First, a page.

For I am God, and not a man—the Holy One among you.”
On the verge of erupting in anger when his love is rejected, God stills himself—and bears the wound of love in his heart. Despite the pain and justifiable anger, loving compassion and mercy are shown to a people who are immensely hard to love. “And so I am not going to act on my anger… And why? Because I am God and not a human.”
God’s own heart is changed, by love.
It doesn’t mean that God is no longer angry. It doesn’t mean that the anger is unjustified. It’s just that, as Colin put it, “God reveals compassion as a greater means to transformation and restoration than outrage can ever be.”
We don’t do icons here, really: physical images of God that are designed to draw you into God’s presence by reminding you of some aspect of God. We don’t have Bible stories set in the windows or in paintings in the hallway.
Imagine with me, though, if we were creating our own line of icons. Imagine if you had a little square picture of God to look at when you prayed, and it depicted God as Hosea is describing: as a jilted lover wanting both revenge and reconciliation, as a terrified parent of a rebellious child who can’t bring himself to throw the child out.
How would that change your prayer life? Because if Hosea is right, then that’s who God is.
Love can be angry, and noisy, and blustery. Love isn’t necessarily a pretty thing. That may seem obvious, but I think it still needs to be said out loud. Most of us are well aware that the people we love the most are the people we’re most liable to want to slap upside the head.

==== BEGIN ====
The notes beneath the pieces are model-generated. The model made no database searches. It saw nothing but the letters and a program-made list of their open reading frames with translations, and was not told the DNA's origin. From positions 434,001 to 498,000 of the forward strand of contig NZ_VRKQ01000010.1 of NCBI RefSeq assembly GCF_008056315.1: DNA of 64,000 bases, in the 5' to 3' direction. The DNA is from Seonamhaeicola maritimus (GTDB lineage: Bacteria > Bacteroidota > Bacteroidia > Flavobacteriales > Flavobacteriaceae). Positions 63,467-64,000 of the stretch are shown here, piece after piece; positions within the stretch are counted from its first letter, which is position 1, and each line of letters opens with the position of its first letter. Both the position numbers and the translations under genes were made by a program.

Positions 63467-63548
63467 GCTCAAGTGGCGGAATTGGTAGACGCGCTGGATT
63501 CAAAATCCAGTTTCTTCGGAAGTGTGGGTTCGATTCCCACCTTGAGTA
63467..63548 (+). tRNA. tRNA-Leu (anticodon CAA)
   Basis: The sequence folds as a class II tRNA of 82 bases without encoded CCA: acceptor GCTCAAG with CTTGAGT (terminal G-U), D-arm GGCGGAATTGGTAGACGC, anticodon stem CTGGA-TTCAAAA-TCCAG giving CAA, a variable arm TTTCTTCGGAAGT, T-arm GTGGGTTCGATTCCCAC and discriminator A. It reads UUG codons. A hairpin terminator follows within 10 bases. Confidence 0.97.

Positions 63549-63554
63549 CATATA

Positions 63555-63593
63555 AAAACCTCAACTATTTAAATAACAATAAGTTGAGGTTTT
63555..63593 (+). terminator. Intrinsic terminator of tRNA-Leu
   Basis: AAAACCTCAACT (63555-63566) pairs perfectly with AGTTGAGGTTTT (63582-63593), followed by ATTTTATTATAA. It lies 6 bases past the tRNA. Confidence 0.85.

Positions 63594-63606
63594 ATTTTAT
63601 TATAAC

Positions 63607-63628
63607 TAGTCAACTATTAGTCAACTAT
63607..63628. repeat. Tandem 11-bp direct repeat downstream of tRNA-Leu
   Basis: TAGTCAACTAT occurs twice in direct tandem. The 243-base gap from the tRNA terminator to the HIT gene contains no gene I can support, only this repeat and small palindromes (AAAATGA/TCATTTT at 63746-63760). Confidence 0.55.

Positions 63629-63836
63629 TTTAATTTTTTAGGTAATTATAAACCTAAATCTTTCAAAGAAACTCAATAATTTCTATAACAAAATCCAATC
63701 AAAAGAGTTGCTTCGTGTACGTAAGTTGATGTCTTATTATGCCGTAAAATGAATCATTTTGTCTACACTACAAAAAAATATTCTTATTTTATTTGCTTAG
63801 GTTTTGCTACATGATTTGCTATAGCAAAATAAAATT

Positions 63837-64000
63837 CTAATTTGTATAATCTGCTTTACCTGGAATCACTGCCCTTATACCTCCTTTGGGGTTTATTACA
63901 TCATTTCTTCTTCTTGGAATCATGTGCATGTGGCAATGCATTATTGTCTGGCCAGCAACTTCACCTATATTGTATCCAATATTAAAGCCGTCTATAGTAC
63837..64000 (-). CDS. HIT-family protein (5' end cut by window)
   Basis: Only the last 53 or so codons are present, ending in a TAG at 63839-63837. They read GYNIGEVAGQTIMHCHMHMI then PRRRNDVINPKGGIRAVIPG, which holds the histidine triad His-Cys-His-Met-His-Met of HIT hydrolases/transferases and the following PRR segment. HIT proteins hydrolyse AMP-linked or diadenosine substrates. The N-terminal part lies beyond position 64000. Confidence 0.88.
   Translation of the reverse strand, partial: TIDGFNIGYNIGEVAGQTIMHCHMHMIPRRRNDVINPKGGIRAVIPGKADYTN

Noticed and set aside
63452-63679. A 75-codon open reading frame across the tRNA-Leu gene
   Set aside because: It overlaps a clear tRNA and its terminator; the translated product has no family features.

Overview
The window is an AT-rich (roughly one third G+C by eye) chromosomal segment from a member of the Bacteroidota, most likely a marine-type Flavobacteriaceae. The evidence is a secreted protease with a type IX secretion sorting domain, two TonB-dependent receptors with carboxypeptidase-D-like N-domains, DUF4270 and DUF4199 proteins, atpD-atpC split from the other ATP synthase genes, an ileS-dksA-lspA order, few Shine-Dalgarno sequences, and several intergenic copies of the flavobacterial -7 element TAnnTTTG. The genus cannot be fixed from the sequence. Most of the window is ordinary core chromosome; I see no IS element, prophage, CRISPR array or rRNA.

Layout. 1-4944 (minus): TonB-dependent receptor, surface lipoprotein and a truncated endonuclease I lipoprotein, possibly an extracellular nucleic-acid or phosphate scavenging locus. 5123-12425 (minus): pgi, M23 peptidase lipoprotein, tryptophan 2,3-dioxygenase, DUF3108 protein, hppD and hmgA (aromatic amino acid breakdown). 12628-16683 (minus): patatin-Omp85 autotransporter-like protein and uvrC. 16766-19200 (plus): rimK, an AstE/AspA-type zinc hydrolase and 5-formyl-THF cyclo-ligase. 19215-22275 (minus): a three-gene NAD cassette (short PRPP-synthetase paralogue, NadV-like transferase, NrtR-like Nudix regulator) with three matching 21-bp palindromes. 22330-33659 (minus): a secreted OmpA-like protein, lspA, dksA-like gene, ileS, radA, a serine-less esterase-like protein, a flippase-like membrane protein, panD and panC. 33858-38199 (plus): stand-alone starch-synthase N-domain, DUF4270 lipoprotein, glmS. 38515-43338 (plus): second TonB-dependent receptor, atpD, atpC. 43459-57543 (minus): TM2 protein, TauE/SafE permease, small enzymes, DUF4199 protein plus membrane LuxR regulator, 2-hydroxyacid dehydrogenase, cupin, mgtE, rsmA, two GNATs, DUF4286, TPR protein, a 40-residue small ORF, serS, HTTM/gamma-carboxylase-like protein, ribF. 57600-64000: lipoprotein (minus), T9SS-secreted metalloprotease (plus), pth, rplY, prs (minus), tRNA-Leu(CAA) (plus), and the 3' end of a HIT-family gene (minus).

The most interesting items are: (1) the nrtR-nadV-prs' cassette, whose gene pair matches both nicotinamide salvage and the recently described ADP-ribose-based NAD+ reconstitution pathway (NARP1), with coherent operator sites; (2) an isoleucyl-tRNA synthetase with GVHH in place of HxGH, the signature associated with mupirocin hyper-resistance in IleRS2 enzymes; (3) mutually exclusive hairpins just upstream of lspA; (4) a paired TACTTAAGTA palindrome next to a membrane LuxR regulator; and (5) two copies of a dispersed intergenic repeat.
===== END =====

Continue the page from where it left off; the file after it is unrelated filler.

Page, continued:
I do hope we’ll refrain from the actual slapping, I hope we don’t lose the fire, though. Being serene in the face of injustice is not what love looks like. Love requires more of us than that, more wholeheartedness than that, more faithfulness than can fit in an always-calm exterior.
You are loved more you know, more than you will ever know, more than you are even capable of knowing… and that love is coming for you.
You are loved by One who held your hands as you learned to walk, who led you forward with the cords of human kindness, and those ties of love are not letting go.
If you’re hearing that with a wild threatening edge to it – love is coming and you will be loved – then you’re hearing the brokenhearted love of God as Hosea presents it.
To be in God’s presence, Friends, is to be in the presence of that kind of love.
At Eugene Peterson’s funeral, his son Leif said that his dad only ever preached one sermon. Eugene was a prolific preacher and writer, so this seems untrue on the surface.
He had spent twenty-nine years in pastoral ministry, but his son said he only had one thing to say every Sunday. Here it is:
God loves you.
God is on your side.
God is coming after you.
God is relentless.
That’s the heart of God that Hosea shows us. As we move into waiting worship, go with – and within – that fierce and unrelenting love.